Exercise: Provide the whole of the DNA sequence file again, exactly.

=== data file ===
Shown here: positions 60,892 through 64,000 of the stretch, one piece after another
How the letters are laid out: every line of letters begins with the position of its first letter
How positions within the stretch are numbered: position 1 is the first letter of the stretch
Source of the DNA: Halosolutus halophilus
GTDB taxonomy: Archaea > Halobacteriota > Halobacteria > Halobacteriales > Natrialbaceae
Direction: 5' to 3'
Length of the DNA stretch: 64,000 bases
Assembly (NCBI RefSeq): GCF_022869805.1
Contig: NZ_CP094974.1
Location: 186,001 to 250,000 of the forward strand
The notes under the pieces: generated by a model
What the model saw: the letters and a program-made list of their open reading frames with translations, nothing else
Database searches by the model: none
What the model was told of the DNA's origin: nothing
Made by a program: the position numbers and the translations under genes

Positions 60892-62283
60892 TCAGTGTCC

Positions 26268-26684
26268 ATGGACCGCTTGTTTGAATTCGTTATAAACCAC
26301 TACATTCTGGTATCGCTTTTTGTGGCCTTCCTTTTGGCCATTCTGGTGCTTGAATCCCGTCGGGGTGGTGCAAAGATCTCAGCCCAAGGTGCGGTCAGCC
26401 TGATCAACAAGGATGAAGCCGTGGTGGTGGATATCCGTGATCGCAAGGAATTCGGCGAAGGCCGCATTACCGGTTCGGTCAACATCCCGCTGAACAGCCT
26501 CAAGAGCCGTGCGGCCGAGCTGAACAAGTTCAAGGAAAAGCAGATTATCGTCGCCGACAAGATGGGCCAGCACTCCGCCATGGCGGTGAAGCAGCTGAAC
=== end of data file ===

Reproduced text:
Shown here: positions 60,892 through 64,000 of the stretch, one piece after another
How the letters are laid out: every line of letters begins with the position of its first letter
How positions within the stretch are numbered: position 1 is the first letter of the stretch
Source of the DNA: Halosolutus halophilus
GTDB taxonomy: Archaea > Halobacteriota > Halobacteria > Halobacteriales > Natrialbaceae
Direction: 5' to 3'
Length of the DNA stretch: 64,000 bases
Assembly (NCBI RefSeq): GCF_022869805.1
Contig: NZ_CP094974.1
Location: 186,001 to 250,000 of the forward strand
The notes under the pieces: generated by a model
What the model saw: the letters and a program-made list of their open reading frames with translations, nothing else
Database searches by the model: none
What the model was told of the DNA's origin: nothing
Made by a program: the position numbers and the translations under genes

Positions 60892-62283
60892 TCAGTGTCC

Positions 26268-26684
26268 ATGGACCGCTTGTTTGAATTCGTTATAAACCAC
26301 TACATTCTGGTATCGCTTTTTGTGGCCTTCCTTTTGGCCATTCTGGTGCTTGAATCCCGTCGGGGTGGTGCAAAGATCTCAGCCCAAGGTGCGGTCAGCC
26401 TGATCAACAAGGATGAAGCCGTGGTGGTGGATATCCGTGATCGCAAGGAATTCGGCGAAGGCCGCATTACCGGTTCGGTCAACATCCCGCTGAACAGCCT
26501 CAAGAGCCGTGCGGCCGAGCTGAACAAGTTCAAGGAAAAGCAGATTATCGTCGCCGACAAGATGGGCCAGCACTCCGCCATGGCGGTGAAGCAGCTGAAC